BOOK REVIEW: A Beggar at the Gate

Thalassa Ali is a relative newcomer to writing novels. "Beggar at the Gate" is the second book from her Paradise Trilogy which she has been writing on Victorian India. "A Singular Hostage" was the first part of this effort (which I have not had a chance to read yet) and the last book of the trio is expected to be out next year. "Beggar at the Gate" focuses on Lahore just after the death of Maharajah Ranjit Singh.

It will be of as much interest to Pakistanis as well as others interested in that part of the world. Thalassa herself is of English-American extraction and has lived in Pakistan for a number of years. Her late husband was a Pakistani and she knows our culture well. The flavors present in her work may already seem familiar to many of us. But most of all, in spite of the liberal nature of this work compared to our usually conservative mainstream, the sympathetic and positive image of Sufi Islam here is indeed noteworthy.

Surah Nur (Light) from the Holy Quran is the bed rock of this story from which "An olive, neither of the East nor of the West," describes very well the central character of Mariana Givens, an English girl caught between two cultures. Her presence in the midst of international and local intrigues and the emotional upheavals which ties her to a little boy, and his father and other members of the family of Shaikh Waliullah Khan Karakoyia makes for some interesting reading. Starting on a journey from Calcutta where she is ostracized by her own English community for having gone native and marrying one of the locals in Lahore, a marriage we learn that is yet to be consummated, and while protecting and taking care of the gifted child Saboor, Mariana is at once a target and the creator of much controversy. The author prepares the scenario quite well here as the reader feels Mariana's predicament while reading: "Ghulam Ali stared down at his knife, remembering what Dittoo had told him: that the English people seemed to abhor the young memsahib's marriage to Hassan Ali Khan, and as a consequence she had been suffering at their hands."

And it is in Lahore that Mariana faces many tests. There is the test of marriage consummation that she must overcome. She has to decide whether to leave Hassan or to stay with him. The civil war is on in Lahore's streets as Prince Sher Singh fights the forces of the Rani to claim Ranjit Singh's vacated throne. And in the background there is much British intrigue. Lahore is burning as its social degradation includes loot, plunder and mass killing. And in the midst of all this remains the sanctuary of Qamar Haveli inside which Mariana wants to reach to save herself from outside elements. But she finds only its locked doors and much violence in the streets outside.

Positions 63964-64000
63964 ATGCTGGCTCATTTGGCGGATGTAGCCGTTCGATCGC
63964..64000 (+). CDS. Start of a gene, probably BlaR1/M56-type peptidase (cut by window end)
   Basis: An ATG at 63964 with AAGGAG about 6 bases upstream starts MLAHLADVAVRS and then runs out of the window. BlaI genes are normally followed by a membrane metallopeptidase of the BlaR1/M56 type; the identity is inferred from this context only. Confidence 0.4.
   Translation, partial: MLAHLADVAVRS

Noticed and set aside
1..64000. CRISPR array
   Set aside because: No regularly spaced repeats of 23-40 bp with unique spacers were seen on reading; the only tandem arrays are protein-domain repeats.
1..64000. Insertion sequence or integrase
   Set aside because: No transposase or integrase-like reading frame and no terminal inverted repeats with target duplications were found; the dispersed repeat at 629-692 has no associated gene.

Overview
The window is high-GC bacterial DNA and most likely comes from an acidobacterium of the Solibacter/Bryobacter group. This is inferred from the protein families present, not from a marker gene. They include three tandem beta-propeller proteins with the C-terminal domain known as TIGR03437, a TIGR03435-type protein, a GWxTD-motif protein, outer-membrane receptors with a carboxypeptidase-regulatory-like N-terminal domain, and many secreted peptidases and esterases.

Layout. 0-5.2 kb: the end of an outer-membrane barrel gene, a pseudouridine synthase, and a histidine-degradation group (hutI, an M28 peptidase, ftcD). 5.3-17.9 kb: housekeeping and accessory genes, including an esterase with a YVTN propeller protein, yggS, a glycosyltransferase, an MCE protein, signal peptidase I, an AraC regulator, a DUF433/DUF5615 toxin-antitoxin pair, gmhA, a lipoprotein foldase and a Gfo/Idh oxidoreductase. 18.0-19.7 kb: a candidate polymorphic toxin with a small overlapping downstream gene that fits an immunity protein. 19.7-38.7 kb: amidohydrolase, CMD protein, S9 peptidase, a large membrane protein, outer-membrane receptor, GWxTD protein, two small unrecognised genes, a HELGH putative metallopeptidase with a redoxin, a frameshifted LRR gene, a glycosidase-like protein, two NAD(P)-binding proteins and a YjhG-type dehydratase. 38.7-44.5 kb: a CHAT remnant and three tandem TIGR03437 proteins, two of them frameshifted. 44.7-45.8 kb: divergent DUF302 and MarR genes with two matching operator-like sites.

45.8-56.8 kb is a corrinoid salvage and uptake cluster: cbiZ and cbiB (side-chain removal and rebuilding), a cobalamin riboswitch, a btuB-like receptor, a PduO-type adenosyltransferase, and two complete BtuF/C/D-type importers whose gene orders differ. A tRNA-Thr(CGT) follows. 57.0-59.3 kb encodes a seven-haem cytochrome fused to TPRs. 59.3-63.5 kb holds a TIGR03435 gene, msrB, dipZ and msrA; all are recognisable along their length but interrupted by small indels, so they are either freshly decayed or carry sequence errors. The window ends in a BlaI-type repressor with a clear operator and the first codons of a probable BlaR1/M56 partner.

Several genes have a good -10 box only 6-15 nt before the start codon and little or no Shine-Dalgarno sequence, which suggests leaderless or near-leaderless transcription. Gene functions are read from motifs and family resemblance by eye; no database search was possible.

It is here that Thalassa Ali's Beggar character emerges. "At last filthy and terrified, she crawled into the haveli's front door. Making herself as small as possible inside the folds of her chador, she reached out a dirty hand, palm up. "Alms," she croaked, "Alms for Allah." To find more in "Beggar at the Gate" one has to look at the Beggar character in three dimensions. First and foremost is in the obvious physical dimension where Mariana is seeking the sanctuary of Qamar Haveli to save her life from the chaos outside.

The second dimension is where she is trying to gain entry (in a symbolic manner) and find refuge from the prejudice and bigotry of her own people due to her marriage to the native Hassan. And last but not least is her uncertain love for Hassan and obvious attachment to little Saboor that also leading her to the gates of this building where his family resides and her eventual choices are made. And whichever is the author's true intent and without giving away the ending, the journey that Mariana embarks upon here is magical, mystical and almost sensual. - Ras H. Siddiqui (Thalassa Ali is having a book launch event for "A Beggar at the Gate" on January 23, 2005 at the Pakistan Mission to the UN, 8 East 65th Street between Madison and 5th Aves New York, New York, 10021)


Editor: Akhtar M. Faruqui
2004 . All Rights Reserved.